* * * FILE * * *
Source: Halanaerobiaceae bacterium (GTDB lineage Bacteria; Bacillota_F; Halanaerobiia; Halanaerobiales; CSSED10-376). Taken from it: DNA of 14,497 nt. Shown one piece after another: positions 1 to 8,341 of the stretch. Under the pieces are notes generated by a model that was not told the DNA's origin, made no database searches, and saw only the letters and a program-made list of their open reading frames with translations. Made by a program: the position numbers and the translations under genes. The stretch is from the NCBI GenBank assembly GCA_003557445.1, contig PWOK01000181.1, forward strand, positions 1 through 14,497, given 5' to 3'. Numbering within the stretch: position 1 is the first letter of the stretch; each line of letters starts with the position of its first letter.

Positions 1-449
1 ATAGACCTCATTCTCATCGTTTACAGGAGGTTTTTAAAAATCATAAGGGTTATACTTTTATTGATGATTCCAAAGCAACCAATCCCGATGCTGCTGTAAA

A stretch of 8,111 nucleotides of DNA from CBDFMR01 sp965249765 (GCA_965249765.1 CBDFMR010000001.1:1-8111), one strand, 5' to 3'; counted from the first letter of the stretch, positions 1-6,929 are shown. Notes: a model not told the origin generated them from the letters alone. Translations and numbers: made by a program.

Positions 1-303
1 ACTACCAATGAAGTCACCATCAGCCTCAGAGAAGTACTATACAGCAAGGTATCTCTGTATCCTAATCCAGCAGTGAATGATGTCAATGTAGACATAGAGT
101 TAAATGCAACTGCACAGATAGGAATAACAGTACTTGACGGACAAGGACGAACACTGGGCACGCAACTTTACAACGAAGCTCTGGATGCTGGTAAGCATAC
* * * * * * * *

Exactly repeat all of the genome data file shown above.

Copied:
Source: Halanaerobiaceae bacterium (GTDB lineage Bacteria; Bacillota_F; Halanaerobiia; Halanaerobiales; CSSED10-376). Taken from it: DNA of 14,497 nt. Shown one piece after another: positions 1 to 8,341 of the stretch. Under the pieces are notes generated by a model that was not told the DNA's origin, made no database searches, and saw only the letters and a program-made list of their open reading frames with translations. Made by a program: the position numbers and the translations under genes. The stretch is from the NCBI GenBank assembly GCA_003557445.1, contig PWOK01000181.1, forward strand, positions 1 through 14,497, given 5' to 3'. Numbering within the stretch: position 1 is the first letter of the stretch; each line of letters starts with the position of its first letter.

Positions 1-449
1 ATAGACCTCATTCTCATCGTTTACAGGAGGTTTTTAAAAATCATAAGGGTTATACTTTTATTGATGATTCCAAAGCAACCAATCCCGATGCTGCTGTAAA

A stretch of 8,111 nucleotides of DNA from CBDFMR01 sp965249765 (GCA_965249765.1 CBDFMR010000001.1:1-8111), one strand, 5' to 3'; counted from the first letter of the stretch, positions 1-6,929 are shown. Notes: a model not told the origin generated them from the letters alone. Translations and numbers: made by a program.

Positions 1-303
1 ACTACCAATGAAGTCACCATCAGCCTCAGAGAAGTACTATACAGCAAGGTATCTCTGTATCCTAATCCAGCAGTGAATGATGTCAATGTAGACATAGAGT
101 TAAATGCAACTGCACAGATAGGAATAACAGTACTTGACGGACAAGGACGAACACTGGGCACGCAACTTTACAACGAAGCTCTGGATGCTGGTAAGCATAC